€ 139
€ 276
€ 315
€ 226
€ 283
€ 4,772
Poland
€ 4,359
€ 2,460
€ 4,888
€ 5,576
€ 3,994
€ 5,009
€ 5,107
Lithuania
€ 404
€ 228
€ 453
€ 517
€ 370
€ 464
€ 5,240
Slovakia
€ 739
€ 417
€ 829
€ 946
€ 678
€ 850
€ 6,154
Estonia
€ 202
€ 114
€ 226
€ 258
€ 185
€ 232
€ 6,676
Hungary
€ 1,811
€ 1,022
€ 2,031
€ 2,317
€ 1,660
€ 2,081
€ 8,015
Czech Rep.
€ 1,938
€ 1,094
€ 2,173
€ 2,479
€ 1,776
€ 2,227
€ 8,512
Malta
€ 95
€ 54
€ 107
€ 122
€ 88
€ 110
€ 10,645
Slovenia
€ 584
€ 330
€ 655
€ 747
€ 535
€ 671
€ 13,082
NMS10
€ 10,660
€ 6,017
€ 11,956
€ 13,638
€ 9,768
€ 12,250
€ 7,237

*Source: Guardian Unlimited for CAP receipts; Eurostat for National Accounts and Population data.

There are 87,559 recipients on the English list. A quarter of the money goes to just 39 ‘customers’ (as the English Rural Payments Agency calls the recipients); half the money goes to the top 2,000. The “small fish” beneficiaries who get less than £20,000 – there are 63,812 of them – split just 14% of the money among themselves, and even this is far from evenly split. One-thousand, seven hundred farmers got less than £100; on lowest rung of the payments-ladder was M. Kelman: he got £0.31.

The facts show that in England the CAP pays peanuts to most farmers while handing impressive sums to big landowners, with the financing for all this split pro rata among all EU members, rich and poor alike. The story is the same everywhere the detailed data has been released.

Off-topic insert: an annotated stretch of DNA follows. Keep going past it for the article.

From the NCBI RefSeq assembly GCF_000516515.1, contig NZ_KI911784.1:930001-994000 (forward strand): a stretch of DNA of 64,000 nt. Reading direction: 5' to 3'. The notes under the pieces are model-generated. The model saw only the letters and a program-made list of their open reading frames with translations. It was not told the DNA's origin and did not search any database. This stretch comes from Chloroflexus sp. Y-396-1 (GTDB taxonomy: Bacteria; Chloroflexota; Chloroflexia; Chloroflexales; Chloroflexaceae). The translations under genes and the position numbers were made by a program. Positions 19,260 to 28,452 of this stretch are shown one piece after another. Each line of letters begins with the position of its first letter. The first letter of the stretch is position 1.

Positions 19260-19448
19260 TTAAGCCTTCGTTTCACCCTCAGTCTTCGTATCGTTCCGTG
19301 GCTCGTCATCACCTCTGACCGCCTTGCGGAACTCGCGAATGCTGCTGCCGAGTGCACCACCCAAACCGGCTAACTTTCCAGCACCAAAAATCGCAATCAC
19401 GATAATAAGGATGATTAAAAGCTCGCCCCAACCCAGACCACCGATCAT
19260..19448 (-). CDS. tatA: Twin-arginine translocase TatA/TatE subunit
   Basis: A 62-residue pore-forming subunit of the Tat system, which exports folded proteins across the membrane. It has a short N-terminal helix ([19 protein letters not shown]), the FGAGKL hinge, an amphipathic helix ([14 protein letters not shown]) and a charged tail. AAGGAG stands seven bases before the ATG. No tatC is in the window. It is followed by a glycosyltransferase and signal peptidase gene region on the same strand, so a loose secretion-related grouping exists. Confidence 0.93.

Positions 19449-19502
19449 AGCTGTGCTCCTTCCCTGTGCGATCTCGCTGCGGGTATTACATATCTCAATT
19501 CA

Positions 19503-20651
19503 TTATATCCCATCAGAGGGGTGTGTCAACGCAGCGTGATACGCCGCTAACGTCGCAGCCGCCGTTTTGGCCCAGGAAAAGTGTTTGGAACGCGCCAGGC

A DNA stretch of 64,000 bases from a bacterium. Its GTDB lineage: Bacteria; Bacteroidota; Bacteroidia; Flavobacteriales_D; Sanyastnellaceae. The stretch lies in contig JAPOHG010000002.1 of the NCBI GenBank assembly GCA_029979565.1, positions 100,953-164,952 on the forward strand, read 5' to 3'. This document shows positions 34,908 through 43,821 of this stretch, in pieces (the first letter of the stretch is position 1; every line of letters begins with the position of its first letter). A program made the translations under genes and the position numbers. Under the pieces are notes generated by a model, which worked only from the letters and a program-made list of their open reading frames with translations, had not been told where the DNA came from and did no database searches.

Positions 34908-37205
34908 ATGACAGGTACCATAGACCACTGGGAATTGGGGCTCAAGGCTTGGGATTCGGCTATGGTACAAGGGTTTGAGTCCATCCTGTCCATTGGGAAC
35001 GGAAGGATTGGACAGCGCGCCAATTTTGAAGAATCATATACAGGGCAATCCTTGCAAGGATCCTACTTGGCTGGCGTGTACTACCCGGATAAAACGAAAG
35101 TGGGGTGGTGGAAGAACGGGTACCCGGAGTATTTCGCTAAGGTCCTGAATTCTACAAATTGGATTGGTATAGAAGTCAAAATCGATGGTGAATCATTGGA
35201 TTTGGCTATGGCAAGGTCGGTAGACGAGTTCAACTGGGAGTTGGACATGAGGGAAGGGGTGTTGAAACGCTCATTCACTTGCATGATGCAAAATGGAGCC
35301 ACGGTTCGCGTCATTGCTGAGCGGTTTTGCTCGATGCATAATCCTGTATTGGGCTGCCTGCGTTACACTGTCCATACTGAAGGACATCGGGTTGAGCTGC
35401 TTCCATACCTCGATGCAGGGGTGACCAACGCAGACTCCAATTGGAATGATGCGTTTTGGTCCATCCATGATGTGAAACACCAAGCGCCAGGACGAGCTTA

1. WHO GETS WHAT IN THE EU15?

These numbers are striking, but are representative? Knowing how much bad press is generated by data on dooH niboR schemes, the European Commission long resisted releasing the numbers for the EU as a whole. Former Agricultural Commissioner Franz Fischler released detailed data for 2001 that shows CAP payments by farm size, where size is measured by farm income. It confirms the skewed-ness of CAP payments for the EU15:

  • The gigantic farms account for only 0.2% of all EU farms; the average payment to these farms is €780,000 per year.